DON'T TAKE IT PERSONAL - A QUICK PRACTICE


“This situation has nothing to do with you.”


Wiser words aren’t often said. Yet when they are spoken, they’re received with disbelief. Do you ever assume someone’s talking about you, upset with you, or holding an expectation of you that you somehow didn’t get the memo on and now are failing to fulfill? Sure. Me too.

Taking things personally (also termed Personalization) happens all too often:

  • My boss is in a bad mood

  • My husband doesn’t want to have sex tonight

  • Two of my friends went out and didn’t invite me

  • My client didn’t show up for the call we scheduled

  • There are 2 moms on the other side of the playground talking and looking at me

In any of these scenarios, I could spin a lengthy yarn about how it’s my fault or how the person/people involved must be angry at me - thereby making me angry at them, or feeling guilty, or like I need to do something to make it up to them.


The thing is, most often it’s not about us. Yet even though we keep receiving this message that the situation has nothing to do with us, we still keep playing that old scratched up record in our heads.


So how do we let ourselves believe?


Here’s a quick practice you can do whenever you’re feeling all emotional on a personal level about things that really don’t apply to you. I picked up this gem from my business coach Meaghan Alton.



STEP 1 - LIST ALL THE FEARS, ALONG WITH EVIDENCE OF THEIR TRUTH

For this example, Let’s go down the rabbit hole with the two friends that went out and didn’t invite me scenario:

  • They’re mad at me. I told Sarah about the fight my kid got into with Sally’s kid, and then Sarah told Sally what I said and made me sound bad. Now they’re talking behind my back for sure

  • They don’t want to be my friend. I made that joke during our tea date last week and I remember Sally’s laugh sounding really fake and then they looked at each other in this weird way. I saw it.

  • I’m not as cool as they are. They didn’t invite me to see the band because they think I have bad taste in music. They’re judging me and making fun of me and now excluding me because of it.

Like wow. Some tangled webs we weave. But if you’re anything like me, that kind of dialogue comes up pretty darn quick when you start to second guess yourself & your relationships.

So take that list, and try this…


STEP 2 - ASK YOURSELF: “DO I KNOW ANY OF THESE THINGS TO BE ABSOLUTELY TRUE?”

Most often… the answer is no. Of course the answer is no. It is literally impossible to know what is going on in someone else’s head.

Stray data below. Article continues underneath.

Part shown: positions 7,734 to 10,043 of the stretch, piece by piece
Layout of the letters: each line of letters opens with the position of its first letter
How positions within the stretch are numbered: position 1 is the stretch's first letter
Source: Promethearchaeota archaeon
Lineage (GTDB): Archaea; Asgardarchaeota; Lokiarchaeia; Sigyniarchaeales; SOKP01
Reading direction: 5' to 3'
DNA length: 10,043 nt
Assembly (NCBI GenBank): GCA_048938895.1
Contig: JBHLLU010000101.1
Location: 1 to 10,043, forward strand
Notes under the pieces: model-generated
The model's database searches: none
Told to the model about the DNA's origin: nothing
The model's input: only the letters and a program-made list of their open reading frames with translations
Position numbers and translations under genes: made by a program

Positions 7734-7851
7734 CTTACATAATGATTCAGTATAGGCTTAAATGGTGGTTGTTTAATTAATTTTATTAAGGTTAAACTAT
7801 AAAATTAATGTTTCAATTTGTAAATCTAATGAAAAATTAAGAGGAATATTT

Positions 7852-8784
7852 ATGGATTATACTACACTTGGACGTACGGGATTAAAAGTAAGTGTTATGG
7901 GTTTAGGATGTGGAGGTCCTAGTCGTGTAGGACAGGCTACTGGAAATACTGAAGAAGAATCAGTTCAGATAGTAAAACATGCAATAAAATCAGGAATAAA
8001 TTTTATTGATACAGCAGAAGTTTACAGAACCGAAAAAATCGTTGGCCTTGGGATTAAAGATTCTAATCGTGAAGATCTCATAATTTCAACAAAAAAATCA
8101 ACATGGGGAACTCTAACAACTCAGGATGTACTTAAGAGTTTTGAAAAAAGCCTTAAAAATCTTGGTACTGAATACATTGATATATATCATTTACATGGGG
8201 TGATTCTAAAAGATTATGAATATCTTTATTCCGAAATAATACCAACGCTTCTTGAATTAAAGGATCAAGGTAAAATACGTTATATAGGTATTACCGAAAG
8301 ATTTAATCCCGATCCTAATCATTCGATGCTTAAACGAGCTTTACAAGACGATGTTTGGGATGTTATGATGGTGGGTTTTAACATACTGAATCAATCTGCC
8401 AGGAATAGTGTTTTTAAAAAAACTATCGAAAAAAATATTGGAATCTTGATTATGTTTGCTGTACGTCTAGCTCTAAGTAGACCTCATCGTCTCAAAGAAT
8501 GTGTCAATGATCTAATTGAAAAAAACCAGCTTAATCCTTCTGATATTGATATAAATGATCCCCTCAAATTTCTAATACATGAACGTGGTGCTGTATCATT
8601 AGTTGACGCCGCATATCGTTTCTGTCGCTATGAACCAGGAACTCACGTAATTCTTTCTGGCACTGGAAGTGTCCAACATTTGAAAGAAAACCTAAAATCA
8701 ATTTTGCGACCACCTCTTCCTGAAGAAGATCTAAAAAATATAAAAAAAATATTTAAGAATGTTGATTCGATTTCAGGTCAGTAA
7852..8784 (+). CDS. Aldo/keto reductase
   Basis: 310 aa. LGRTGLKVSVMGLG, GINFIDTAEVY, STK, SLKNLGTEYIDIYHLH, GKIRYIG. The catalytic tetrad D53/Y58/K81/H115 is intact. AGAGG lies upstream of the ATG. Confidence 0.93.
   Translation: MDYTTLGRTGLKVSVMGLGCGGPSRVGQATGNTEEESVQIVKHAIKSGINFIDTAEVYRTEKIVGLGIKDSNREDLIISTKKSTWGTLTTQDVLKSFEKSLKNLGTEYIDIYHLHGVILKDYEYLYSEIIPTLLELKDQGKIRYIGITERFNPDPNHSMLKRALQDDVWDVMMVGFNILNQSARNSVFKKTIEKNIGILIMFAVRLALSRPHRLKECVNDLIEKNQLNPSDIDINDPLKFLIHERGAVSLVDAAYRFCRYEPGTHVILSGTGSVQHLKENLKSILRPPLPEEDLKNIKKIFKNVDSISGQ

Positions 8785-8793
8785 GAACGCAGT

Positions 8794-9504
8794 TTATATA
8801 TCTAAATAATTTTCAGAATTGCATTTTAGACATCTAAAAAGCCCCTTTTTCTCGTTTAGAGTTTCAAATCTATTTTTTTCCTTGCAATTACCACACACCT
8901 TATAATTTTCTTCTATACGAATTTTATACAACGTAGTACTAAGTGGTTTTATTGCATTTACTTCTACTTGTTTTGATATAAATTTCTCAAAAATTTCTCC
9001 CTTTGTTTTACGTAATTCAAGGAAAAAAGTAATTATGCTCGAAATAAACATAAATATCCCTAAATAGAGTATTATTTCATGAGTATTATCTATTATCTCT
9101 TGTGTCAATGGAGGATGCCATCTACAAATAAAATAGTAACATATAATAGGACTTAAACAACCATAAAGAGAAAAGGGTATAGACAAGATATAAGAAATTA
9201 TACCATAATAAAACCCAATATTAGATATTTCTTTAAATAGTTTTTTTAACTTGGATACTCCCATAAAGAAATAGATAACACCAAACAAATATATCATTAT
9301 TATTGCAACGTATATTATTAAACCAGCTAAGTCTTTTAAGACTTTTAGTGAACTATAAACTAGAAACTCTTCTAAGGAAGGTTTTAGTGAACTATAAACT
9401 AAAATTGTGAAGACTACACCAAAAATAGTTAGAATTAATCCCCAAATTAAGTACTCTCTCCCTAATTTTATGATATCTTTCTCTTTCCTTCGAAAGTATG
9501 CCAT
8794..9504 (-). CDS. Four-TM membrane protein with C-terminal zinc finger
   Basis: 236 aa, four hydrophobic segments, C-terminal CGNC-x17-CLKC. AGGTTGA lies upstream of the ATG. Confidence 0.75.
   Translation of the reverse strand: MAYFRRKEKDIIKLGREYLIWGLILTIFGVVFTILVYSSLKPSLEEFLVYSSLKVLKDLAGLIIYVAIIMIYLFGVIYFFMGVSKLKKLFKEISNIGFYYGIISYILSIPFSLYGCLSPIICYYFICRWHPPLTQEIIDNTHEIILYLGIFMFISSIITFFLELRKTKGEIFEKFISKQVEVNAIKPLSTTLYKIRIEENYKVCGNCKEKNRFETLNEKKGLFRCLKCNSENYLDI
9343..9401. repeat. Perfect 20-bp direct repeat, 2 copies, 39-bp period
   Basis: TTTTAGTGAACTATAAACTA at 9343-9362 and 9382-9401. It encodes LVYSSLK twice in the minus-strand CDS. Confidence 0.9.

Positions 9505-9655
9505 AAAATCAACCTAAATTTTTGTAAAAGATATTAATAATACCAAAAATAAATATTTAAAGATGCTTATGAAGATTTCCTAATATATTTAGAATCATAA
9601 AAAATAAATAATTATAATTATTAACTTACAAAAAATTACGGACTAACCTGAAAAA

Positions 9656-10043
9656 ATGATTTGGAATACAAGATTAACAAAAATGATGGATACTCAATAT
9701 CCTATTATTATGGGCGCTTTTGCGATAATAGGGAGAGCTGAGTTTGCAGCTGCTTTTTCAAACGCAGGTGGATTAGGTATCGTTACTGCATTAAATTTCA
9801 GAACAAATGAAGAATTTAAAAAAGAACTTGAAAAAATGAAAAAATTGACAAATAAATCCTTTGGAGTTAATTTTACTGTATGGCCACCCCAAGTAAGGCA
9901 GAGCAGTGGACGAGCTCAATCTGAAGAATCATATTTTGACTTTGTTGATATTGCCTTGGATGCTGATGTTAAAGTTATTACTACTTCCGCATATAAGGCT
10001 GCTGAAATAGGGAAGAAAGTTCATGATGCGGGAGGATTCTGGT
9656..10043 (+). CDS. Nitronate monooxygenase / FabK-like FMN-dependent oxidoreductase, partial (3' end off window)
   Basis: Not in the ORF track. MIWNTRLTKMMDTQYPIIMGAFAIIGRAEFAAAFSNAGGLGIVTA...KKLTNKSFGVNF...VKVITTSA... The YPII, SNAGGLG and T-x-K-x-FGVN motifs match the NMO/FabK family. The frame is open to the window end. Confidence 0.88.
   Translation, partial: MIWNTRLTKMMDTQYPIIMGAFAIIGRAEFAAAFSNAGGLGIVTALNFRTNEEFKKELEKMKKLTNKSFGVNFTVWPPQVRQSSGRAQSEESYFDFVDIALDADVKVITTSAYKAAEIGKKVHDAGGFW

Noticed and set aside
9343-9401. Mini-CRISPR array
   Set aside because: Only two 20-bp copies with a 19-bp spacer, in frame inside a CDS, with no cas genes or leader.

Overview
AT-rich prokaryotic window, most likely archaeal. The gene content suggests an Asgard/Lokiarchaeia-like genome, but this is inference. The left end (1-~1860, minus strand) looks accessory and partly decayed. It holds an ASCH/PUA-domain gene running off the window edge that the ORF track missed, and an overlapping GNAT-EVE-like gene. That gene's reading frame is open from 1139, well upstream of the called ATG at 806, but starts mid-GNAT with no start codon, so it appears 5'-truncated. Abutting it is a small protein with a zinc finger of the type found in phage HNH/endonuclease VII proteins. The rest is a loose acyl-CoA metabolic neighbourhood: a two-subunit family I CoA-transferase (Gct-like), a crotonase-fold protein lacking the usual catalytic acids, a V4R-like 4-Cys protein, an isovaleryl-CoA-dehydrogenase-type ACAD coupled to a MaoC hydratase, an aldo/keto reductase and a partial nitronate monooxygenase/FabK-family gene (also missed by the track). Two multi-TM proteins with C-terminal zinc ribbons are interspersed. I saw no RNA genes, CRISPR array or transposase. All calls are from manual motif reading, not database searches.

So why not try this…



STEP 3 - WHAT ELSE COULD BE TRUE?

Make a list of the alternatives, or reasoning that has nothing to do with you:

  • They both really love that band and own every album. So fun for them to share that time together.

  • I have plans with just Sally for a play date with the kids next week, and that certainly doesn’t mean I don’t love Sarah.

  • The night they went out I stayed home with my husband and played a board game, something we hadn’t done in a long time. It was really nice.

There’s something about the list of alternatives that more often rings true. When you can step back from your emotional patterns, and state facts, it’s much easier to let go of the hurt of personalization.

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I’ve been flexing my de-personalization muscle using this practice for a while now, and I tell you, it’s damn freeing.

WHY IS IT IMPORTANT TO PRACTICE?

In scientific research studies they’ve discovered something called “observer bias”. The gist is that many studies have been completed in the exact same fashion, but the result differ depending on the person conducting the study. Each scientist in the study, and each person in day to day life, is looking through a different lens. We each have different perceptions of the truth, based on our beliefs systems, backgrounds, past experiences. And so the way we see EVEN FACTS, can be distorted somewhat.

SO, if you want to change the way you internalize, or take things personally, you need to practice changing the way you perceive the situation. As Wayne Dyer so eloquently put it:

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Whether it’s high ninja kicks, or rewiring outdated thought patterns; What we practice, we get really good at.


xo

Carly BanksComment